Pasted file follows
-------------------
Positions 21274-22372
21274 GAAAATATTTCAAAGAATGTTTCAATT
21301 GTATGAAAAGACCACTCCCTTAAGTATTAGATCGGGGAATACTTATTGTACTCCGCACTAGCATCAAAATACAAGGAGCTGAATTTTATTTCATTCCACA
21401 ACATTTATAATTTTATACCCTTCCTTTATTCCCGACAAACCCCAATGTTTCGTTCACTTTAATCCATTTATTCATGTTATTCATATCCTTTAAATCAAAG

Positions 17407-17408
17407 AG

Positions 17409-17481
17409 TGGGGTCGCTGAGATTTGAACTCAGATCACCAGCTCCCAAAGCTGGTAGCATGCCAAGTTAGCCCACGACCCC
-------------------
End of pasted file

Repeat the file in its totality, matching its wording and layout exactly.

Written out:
Positions 21274-22372
21274 GAAAATATTTCAAAGAATGTTTCAATT
21301 GTATGAAAAGACCACTCCCTTAAGTATTAGATCGGGGAATACTTATTGTACTCCGCACTAGCATCAAAATACAAGGAGCTGAATTTTATTTCATTCCACA
21401 ACATTTATAATTTTATACCCTTCCTTTATTCCCGACAAACCCCAATGTTTCGTTCACTTTAATCCATTTATTCATGTTATTCATATCCTTTAAATCAAAG

Positions 17407-17408
17407 AG

Positions 17409-17481
17409 TGGGGTCGCTGAGATTTGAACTCAGATCACCAGCTCCCAAAGCTGGTAGCATGCCAAGTTAGCCCACGACCCC